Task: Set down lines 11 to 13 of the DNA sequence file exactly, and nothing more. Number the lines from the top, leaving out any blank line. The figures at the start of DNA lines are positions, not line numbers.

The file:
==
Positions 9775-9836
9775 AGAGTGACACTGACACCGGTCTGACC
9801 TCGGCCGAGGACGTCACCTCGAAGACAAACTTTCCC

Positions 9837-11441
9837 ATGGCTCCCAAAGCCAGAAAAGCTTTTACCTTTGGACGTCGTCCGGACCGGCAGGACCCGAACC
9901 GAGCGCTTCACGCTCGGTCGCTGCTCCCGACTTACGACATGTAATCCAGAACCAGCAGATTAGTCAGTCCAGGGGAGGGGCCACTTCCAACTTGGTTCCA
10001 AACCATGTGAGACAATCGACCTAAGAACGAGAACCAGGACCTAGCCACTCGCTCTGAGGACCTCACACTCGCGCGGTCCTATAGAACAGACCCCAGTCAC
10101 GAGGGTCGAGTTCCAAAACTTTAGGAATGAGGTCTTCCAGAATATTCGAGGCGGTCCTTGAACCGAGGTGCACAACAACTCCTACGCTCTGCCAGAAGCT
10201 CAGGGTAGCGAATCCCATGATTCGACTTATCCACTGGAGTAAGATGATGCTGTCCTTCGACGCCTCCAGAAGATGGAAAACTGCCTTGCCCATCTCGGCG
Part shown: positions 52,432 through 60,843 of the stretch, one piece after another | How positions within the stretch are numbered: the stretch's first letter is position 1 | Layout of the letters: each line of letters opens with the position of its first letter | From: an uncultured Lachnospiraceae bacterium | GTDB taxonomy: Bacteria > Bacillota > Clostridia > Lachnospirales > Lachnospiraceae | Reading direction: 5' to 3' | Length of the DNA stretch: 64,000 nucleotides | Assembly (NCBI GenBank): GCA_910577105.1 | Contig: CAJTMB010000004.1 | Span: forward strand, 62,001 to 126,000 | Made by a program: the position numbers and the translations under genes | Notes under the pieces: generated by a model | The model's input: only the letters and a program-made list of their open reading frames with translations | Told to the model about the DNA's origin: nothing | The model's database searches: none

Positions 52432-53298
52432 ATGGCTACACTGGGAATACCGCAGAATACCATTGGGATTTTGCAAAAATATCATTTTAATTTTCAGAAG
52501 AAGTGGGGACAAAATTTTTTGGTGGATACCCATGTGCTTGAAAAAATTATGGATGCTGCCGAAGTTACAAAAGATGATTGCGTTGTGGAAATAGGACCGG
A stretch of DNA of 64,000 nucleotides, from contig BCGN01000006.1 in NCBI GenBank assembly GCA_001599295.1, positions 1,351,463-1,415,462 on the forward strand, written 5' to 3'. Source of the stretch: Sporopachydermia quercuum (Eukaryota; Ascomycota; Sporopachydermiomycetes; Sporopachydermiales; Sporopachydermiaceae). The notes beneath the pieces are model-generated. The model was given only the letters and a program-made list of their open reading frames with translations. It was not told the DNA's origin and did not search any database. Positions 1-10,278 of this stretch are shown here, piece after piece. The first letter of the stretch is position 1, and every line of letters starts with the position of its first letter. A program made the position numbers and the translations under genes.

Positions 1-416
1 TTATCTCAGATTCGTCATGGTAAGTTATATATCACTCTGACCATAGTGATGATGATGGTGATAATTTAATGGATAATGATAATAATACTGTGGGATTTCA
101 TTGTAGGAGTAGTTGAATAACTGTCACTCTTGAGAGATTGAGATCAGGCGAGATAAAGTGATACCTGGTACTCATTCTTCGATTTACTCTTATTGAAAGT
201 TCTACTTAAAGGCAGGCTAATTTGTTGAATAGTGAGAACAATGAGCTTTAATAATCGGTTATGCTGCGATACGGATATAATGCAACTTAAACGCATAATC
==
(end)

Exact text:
Positions 52432-53298
52432 ATGGCTACACTGGGAATACCGCAGAATACCATTGGGATTTTGCAAAAATATCATTTTAATTTTCAGAAG
52501 AAGTGGGGACAAAATTTTTTGGTGGATACCCATGTGCTTGAAAAAATTATGGATGCTGCCGAAGTTACAAAAGATGATTGCGTTGTGGAAATAGGACCGG